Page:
One of the things I love most in life is watching my kids grow, learn, and develop. With each passing day it seems I learn more about them (as well as from them), have more fun with them, and relate better to them. One of the things that's so interesting to me is how much they like doing things for Mommy and Daddy. What an example it is to me because, too often, I don’t like doing things for anyone but myself. But my kids will do whatever we ask them. Cooper, can you go get Daddy's phone? Isabella, can you sit with Ruby? Brynn, can you get a couple of diapers? And without hesitation, they're off running to accomplish the task at hand. They've even fought and screamed at each other over who gets to help Mommy and Daddy. Now, please don't think me naïve. I know this isn't going to last but it's remarkable to me nonetheless, not that they do, but that they love to do. They get excited and do things for us with so much energy.

Recently at a pastors’ conference, John Piper shared a type of biographical sketch and spoke on the life of C.S. Lewis, and the impact Lewis has had on his life. He quoted C.S. Lewis throughout his message but one particular quote caught my attention in light of what the Lord has been showing me through my children. Lewis, in talking about the Puritans, and William Tyndale in particular, had this to say about works in light of the gospel: "In reality Tyndale is trying to express an obstinate fact which meets us long before we venture into the realm of theology; the fact that morality or duty (what he calls ‘the Law’) never yet made a man happy in himself or dear to others. It is shocking, but it is undeniable. We do not wish either to be, or to live among, people who are clean or honest or kind as a matter of duty: we want to be, and associate with, people who like being clean and honest and kind. The mere suspicion that what seemed an act of spontaneous friendliness or generosity was really done as a duty subtly poisons it. In philosophical language, the ethical category is self-destructive; morality is healthy only when it is trying to abolish itself. In theological language, no man can be saved by works. The whole purpose of the “Gospel,” for Tyndale, is to deliver us from morality. Thus, paradoxically, the “Puritan” of modern imagination—the cold, gloomy heart, doing as duty what happier and richer souls do without thinking of it—is precisely the enemy which historical Protestantism arose and smote."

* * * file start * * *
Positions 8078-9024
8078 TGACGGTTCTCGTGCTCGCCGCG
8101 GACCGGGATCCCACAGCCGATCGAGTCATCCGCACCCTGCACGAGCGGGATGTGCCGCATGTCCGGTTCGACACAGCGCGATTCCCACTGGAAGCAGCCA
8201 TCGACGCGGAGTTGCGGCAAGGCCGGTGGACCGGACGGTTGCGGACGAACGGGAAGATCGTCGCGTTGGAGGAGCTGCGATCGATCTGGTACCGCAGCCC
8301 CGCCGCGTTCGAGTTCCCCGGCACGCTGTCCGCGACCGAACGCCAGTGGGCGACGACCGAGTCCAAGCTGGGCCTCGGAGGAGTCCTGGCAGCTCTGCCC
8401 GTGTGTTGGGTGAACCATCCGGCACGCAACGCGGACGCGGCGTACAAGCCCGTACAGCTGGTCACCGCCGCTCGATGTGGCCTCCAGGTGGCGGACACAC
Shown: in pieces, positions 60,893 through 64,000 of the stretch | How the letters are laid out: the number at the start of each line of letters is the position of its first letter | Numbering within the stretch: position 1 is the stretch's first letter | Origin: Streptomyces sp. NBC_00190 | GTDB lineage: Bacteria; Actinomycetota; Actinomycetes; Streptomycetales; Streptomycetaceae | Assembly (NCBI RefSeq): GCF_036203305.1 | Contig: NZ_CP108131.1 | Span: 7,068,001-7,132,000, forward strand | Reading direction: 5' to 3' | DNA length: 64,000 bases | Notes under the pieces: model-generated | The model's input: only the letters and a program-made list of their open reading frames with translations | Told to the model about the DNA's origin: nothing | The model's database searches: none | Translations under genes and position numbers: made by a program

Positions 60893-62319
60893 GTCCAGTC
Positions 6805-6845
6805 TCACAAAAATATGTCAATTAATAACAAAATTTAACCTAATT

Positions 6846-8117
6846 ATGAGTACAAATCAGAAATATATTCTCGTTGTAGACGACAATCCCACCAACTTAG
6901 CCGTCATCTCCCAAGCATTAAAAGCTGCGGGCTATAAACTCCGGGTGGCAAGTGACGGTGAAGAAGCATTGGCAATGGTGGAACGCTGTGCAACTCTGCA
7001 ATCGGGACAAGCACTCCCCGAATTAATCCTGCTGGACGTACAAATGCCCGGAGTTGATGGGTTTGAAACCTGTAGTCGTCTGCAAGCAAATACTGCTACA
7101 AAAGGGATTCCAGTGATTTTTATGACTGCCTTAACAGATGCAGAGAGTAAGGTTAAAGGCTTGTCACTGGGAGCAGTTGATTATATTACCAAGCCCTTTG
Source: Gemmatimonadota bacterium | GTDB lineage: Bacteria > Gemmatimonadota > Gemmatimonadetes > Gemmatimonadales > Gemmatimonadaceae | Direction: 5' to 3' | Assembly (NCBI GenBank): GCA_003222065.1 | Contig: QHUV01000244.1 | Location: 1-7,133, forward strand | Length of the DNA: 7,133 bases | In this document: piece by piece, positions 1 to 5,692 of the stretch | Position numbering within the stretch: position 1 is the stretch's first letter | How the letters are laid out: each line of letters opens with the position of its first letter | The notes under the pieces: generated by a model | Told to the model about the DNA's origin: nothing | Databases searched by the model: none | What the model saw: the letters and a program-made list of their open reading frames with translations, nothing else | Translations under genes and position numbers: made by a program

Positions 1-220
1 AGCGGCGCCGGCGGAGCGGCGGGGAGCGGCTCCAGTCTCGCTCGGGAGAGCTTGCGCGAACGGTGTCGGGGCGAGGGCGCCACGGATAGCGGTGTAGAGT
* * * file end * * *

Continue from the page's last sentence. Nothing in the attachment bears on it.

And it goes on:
Those are serious, and very appropriate, words for us. Moralism thinks in terms of doing external duties. It oppresses a person with pressures from the outside. It takes one's heart, and for that matter, Christ, completely out of any equation. Moralism is me-centered. Moralism believes God’s love for me rises and falls based on how obedient I am. And I'm afraid something happens to us when, after we cry out to Jesus as Savior and Lord, we steadily decline into a "works"-centered, a "me"-centered, religion. Sure, it starts with the gospel, we are saved by grace alone through faith alone in Christ alone, but we talk and act as if we are sustained by the antithesis of the gospel – namely, our morals.

Paul writes – (Galatians 1.6-7) I am astonished that you are so quickly deserting him who called you in the grace of Christ and are turning to a different gospel—not that there is another one, but there are some who trouble you and want to distort the gospel of Christ. The Galatians were struggling with loyalty and observance to the law over and above their love and devotion to Christ. They were still living in the leg irons of duty instead of in the freedom of God's grace, provided through Jesus Christ. They were trying to change their external actions without concerning their heart with Jesus Christ and living their lives compelled by the love, grace, and person of God. This leads Paul to say, in effect, just a few verses (v.10) later – Am I living for other people or am living for God – because it can't be both. That's what resting on your morals, instead of in the arms of Jesus Christ, does to you – it clouds your view of Christ with the muck of doing out of duty for others to see.

It has to be one or the other – moralism vs. Jesus Christ. You cannot claim both and it cannot be both, because Christianity is never, ever, ever about moralism.

So, I ask you – On whom, or what, are you depending for God's love?

*Quote from C.S. Lewis, English Literature in the Sixteenth Century, p.187

Thursday, February 25, 2010

A Godly Possibility

Do you ever get on your own nerves? Really – do you get tired of struggling through the same battles and wondering if you'll ever get right the things in your life that have been wrong. I drive myself crazy a lot because I go through a period where I'm learning a lot, I'm surrendering my heart and sensing a real closeness with the Lord and then – BAM! – I start to fall in one area after another – selfishness, impatience, anger, lack of discipline and organization. I'm one messed dude. (I'm sure that’s something everyone wants to hear from their pastor!)